Description Rain is normally slightly acidic, having a pH of 5.6. (Pure water, in contrast, has a pH of 7.0. The lower the number, the more acidic the liquid. For example, most fruit juices and soft drinks have a pH in the range of 2 – 3. A pH lower than 1 is not only unpleasant to the taste but is actually dangerous because it burns the skin).
The natural acidity in rain is due to dissolved carbon dioxide from the atmosphere. But the rain that is now failing in many parts of the industrialized world, even in regions remote from industry, is often much more acidic. The average pH of rain in the northeastern United States has decreased over the past years and is now 4.3. Rain with a pH as low as 1.5 has been recorded at Wheeling, West Virginia. The Los Angeles basin routinely has fogs made up of suspended water droplets with a pH of 2.2 – 4.0.
CAUSES Acid rain is caused by oxides of sulfur and nitrogen. These are present in the atmosphere as a result of combustion processes.
- Sulfur Coal and oil typically contain 1%-3% sulfur. This is converted into sulfur dioxide when coal and oil are burned. Sulfur dioxide slowly changes as it reacts with atmospheric oxygen. Then it dissolves in water droplets to form a dilute solution of sulfuric acid.
Of course, some sulfur dioxide arises from natural sources. Scientists have estimated that the eruption of Mount St. Helens in the state of Washington in 1980 blew out approximately 400, 000 tons of sulfur dioxide. But that is only about 1.5% of the estimated total sulfur dioxide from manmade sources in the United States for the same year.
- Nitrogen Nitrogen monoxide is formed during electrical storms, but it is also formed in combustion processes, particularly in internal combustion engines. Nitrogen monoxide reacts with atmospheric oxygen to give nitrogen dioxide. This in turn reacts with water in clouds and raindrops to give a solution of nitric acid.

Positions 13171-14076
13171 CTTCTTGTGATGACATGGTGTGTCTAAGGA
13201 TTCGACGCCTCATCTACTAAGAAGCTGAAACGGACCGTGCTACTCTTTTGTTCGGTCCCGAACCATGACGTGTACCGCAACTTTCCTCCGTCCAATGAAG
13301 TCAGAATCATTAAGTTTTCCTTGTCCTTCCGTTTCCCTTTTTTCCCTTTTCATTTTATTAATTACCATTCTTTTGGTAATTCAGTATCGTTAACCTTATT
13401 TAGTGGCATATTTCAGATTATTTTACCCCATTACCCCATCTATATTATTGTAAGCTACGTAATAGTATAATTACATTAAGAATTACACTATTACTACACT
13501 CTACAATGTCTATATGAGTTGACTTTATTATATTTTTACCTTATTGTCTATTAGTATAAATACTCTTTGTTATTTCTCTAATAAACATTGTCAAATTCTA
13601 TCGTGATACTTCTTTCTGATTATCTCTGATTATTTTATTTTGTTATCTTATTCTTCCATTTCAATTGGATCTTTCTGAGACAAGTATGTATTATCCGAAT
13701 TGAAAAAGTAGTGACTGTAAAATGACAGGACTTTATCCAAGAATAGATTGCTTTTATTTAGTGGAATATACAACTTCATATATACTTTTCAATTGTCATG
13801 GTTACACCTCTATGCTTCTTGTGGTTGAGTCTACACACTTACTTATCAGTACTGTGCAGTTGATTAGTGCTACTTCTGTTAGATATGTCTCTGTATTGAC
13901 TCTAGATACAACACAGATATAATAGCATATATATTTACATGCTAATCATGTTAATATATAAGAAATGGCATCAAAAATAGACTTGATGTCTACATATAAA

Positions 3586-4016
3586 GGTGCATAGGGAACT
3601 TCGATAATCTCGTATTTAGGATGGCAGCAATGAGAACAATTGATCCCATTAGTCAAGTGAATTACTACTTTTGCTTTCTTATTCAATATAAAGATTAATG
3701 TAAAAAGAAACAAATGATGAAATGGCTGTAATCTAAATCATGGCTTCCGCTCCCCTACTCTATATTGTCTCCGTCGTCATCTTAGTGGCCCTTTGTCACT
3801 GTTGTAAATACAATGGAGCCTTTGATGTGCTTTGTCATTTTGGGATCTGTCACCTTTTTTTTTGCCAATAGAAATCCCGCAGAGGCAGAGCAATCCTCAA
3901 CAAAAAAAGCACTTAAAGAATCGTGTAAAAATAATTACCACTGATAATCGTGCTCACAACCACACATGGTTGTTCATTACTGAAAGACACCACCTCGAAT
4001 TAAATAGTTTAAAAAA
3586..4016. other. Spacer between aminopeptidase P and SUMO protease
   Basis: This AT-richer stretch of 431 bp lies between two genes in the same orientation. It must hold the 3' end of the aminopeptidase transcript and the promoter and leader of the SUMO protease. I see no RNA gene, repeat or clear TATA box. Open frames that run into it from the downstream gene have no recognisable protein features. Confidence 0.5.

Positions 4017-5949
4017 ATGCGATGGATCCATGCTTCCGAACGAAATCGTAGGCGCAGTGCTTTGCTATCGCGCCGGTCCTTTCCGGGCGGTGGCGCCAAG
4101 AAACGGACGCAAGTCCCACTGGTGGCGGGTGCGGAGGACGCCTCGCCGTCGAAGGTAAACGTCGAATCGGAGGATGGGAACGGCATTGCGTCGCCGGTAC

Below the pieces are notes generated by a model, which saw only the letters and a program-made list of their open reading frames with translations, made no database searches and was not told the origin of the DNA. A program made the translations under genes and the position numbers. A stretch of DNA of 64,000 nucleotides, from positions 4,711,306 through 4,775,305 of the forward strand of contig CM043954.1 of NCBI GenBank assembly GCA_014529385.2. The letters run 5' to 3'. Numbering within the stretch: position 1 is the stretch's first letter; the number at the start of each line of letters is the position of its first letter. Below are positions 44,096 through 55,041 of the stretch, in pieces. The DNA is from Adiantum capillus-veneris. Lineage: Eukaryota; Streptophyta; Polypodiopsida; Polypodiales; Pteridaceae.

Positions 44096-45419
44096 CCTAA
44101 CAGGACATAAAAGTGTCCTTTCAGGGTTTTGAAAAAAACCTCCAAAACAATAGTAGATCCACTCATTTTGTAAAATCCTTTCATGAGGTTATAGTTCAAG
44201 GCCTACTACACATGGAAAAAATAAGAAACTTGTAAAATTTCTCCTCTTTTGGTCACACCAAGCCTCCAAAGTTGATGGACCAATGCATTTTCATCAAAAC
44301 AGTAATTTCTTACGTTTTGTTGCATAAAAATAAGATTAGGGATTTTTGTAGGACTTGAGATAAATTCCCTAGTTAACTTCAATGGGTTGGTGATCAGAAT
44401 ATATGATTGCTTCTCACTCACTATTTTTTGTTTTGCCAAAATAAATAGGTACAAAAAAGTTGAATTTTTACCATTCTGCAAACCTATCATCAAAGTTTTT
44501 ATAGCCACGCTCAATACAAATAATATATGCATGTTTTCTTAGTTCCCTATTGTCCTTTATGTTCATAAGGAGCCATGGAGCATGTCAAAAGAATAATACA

OUTCOME Some of the harmful effects of acid rain are now well established. Because marble is soluble in acid, Greek and Italian monuments that have withstood many centuries of natural weathering are now rapidly deteriorating. There are even more serious harmful ecological effects. In limestone areas, acid rain is largely neutralized. However, in other regions this does not happen. The lakes and rivers in these areas have consequently become acidified. It is estimated that 20,000 lakes in Sweden have now become too acidic for fish and other life. The same effects are being observed in lakes in the United States and Canada.
Acid rain dissolves aluminum compounds from the soil and washes them into lakes where they poison the fish. Plant life is also affected because acid rain kills microorganisms in the soil that are responsible for nitrogen fixation. Acid rain also dissolves and washes away essential magnesium, calcium, and potassium compounds. Moreover, acid rain can dissolve the waxy coating that protects leaves from fungi and bacteria. The recent deterioration of some coniferous forests in Germany and Canada has been attributed to the effects of acid rain.
What can be done to combat the effects of acid rain? A local and limited solution used in Sweden is to add lime to lakes to neutralize the acid. However, this is expensive and must be repeated annually. In the past, very high smoke stacks were built at smelting plants to disperse the sulfur dioxide as high into the atmosphere as possible. This certainly benefitted the vegetation for miles around the smelting plants which in many cases had been completely killed off.
However, sulfur dioxide may be carried in air currents many hundreds of miles to be deposited, often in another country, as acid rain. The Swedes blame the British for their acid rain, and controversy rages between Canada and the United States over the acid rain which both countries believe originates on the other side of the border.
The obvious solution to the problem is to drastically reduce emissions of sulfur and nitrogen oxides. Sulfur dioxide could be removed from the gases which are produced by combustion and smelting processes. Removal is achieved by passing these gases over lime. The sulphur dioxide reacts with the lime to produce a solid.
Other solutions include removing sulfur from oil and coal or using only low sulfur content fuels. Or we could convert to alternative energy sources such as solar power or nuclear power. Most solutions are expensive or they bring problems of their own – such as disposal of nuclear wastes. Because these solutions are expensive and are often unpopular with certain interest groups, governments are reluctant to act. As an excuse to delay, they use the fact that neither all the effects of acid rain, nor all the details of its formation are yet well understood. Although scientists will continue to search for a better understanding of the phenomenon of acid rain and for better and less expensive solutions to the problems that it causes, we already know enough about its harmful effects to warrant drastic steps to reduce emissions of the oxides of sulfur and nitrogen.